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Cycles of Violence

It started out as two lovebirds on a night out.

The man, an American, was heartily devouring his steak. I did not see his companion, a Filipina, eating anything. They were both drinking: San Mig Light, Corona, tequila.

I pointed out to my friend the Poet what grabbed my attention: a huge military-like backpack hanging behind the chair of the man. Was he a turtle? They did not have a car, I concluded, and went on with my drink.

A little later, upon chancing to see the face of the woman, I told my friend that she was beautiful. Straight long her, clear skin, big round eyes and womanly. She also had that Filipina-American charm where you know she's different but not completely so. Nearer than impossible, but farther than possible at the same time.

Rarely do I see women in the bar, and this, even if nothing can be done but to gaze, at least was a welcome sight.

Then they disappeared. What at first amused us--I told the waiter to check the bathroom in jest--would break our hearts. There was a fallen knife on the floor where they sat.

The American came back alone to his seat and ordered a new drink. His eyes were smiling. I knew something was wrong. Where was the beautiful lady?

I had an inkling she was downstairs, in the parking lot. But since I knew they did not bring a car, my curiosity was further aroused. My guess was proven when the waiter came up to the American, talked soberly with him--part anger and part confusion--and walked away with some cigarettes.

Pity. She did not even have cigarettes with her as she was crying.

I told the Poet as we were preparing to leave that I would bet my life that we would see her downstairs being consoled by the waiter, crying and smoking. I won.

I saw her beauty reduced to a monobloc chair and cigarettes she had to plead for.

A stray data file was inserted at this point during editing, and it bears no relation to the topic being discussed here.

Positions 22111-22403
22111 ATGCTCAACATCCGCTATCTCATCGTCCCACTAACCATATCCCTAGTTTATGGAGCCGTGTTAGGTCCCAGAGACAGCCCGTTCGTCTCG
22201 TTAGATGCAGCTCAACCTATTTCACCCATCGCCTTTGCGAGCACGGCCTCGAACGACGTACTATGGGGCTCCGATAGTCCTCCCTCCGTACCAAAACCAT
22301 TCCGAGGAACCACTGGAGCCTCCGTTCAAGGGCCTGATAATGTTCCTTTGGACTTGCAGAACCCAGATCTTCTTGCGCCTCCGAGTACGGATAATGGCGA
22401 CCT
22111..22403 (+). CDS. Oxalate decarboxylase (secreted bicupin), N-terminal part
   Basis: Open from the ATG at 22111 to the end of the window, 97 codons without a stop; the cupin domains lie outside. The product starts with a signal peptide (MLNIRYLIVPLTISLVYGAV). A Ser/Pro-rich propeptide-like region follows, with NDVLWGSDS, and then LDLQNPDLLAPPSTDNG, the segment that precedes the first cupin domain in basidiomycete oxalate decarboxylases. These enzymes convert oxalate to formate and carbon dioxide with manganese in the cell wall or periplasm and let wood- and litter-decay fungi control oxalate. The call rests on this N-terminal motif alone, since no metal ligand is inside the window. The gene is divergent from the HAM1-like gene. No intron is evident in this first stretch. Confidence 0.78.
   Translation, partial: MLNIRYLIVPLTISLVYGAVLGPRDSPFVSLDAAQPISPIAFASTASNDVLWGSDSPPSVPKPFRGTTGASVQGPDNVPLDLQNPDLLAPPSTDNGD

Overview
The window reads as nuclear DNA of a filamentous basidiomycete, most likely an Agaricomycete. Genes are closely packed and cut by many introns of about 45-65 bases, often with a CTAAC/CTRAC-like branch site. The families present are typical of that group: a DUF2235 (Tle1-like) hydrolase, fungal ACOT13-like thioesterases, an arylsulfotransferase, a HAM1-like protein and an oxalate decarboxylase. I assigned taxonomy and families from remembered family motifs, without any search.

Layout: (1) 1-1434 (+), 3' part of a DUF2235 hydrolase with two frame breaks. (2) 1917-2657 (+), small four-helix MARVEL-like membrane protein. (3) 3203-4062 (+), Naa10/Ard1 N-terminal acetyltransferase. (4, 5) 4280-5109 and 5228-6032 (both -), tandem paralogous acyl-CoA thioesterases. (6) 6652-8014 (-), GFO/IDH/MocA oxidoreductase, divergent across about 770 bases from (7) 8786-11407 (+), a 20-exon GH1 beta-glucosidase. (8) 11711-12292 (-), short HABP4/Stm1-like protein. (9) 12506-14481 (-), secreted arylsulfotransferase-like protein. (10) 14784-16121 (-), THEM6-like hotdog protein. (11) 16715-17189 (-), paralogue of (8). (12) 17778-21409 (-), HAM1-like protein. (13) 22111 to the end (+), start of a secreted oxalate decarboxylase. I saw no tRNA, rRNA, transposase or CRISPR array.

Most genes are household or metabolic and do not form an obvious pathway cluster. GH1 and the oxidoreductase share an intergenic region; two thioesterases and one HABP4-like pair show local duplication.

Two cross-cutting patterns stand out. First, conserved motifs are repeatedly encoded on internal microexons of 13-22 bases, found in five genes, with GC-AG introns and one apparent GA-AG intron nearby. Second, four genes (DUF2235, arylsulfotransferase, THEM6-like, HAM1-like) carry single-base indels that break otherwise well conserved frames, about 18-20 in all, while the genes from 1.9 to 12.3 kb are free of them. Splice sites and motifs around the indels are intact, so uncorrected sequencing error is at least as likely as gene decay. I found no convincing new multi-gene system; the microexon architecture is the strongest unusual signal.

I approached her and signaled the server to leave. Tears where streaming down her eyes, smearing her make-up, all the more making the glitters on her face glisten in the dark. I did not have to ask her what was the matter as she voluntarily said: "My husband beats me when he is drunk."

I gave her my handkerchief, lit a cigarette, and listened. In between apologies, she revealed what had happened.

Her husband was checking out the women in the bar. So she told him she does not like that and she doesn't look at other men when she's with him.

The American said: "I will do what I want. You know nothing. I am an American and you're just a Filipina. You're just my wife."

Next came the flood of necessary reasons and expected justifications. That he only does that when he is drunk; that generally they're happy; that they just got married last June so probably they're still adjusting; that she knows he loves her, etc., etc.,--things that I no longer want to say, things that battered women always say.

So I told her that a man who beats a woman is not a man. And that it is not a question of love or commitment but a question of respect. It is not about race or sex or knowledge; it is about trust. These things, I thought, went in one ear and came out the other. She continued crying.

There is no point in reasoning with an unreasonable woman in the same way that you cannot convince a madman that he is mad.

Then came the father in a taxi. I thought he was going to pick her up.

I could not read his face when he approached her; he seemed angry, to be sure, but I was confused as to whom he was angry. I was afraid he was angry not at the American but at his daughter.

There were no embraces, no emotions, no consolations from the father. He lit a cigarette, sat beside her, held out his arm to rest his hands on her shoulder. He was a tough one. My friend would later say that he was the classic father of an abused woman: detached, macho, probably a wife-beater as well.

Seeing that it was an awkward sight for father and daughter to perform their dramatics by the side of a highway, I offered them a ride home.

The father smiled and declined.

They were going to wait for the American who was presently downing tequila shots upstairs.

Comments

  1. homing instinct... the woman probably came from an abusive household. also, she is probably so accustomed to violence that she thinks she deserves it... it is rather difficult to help those kind of people who refuse to help themselves and who don't love themselves enough to stay away fom abusive and destructive relationships...

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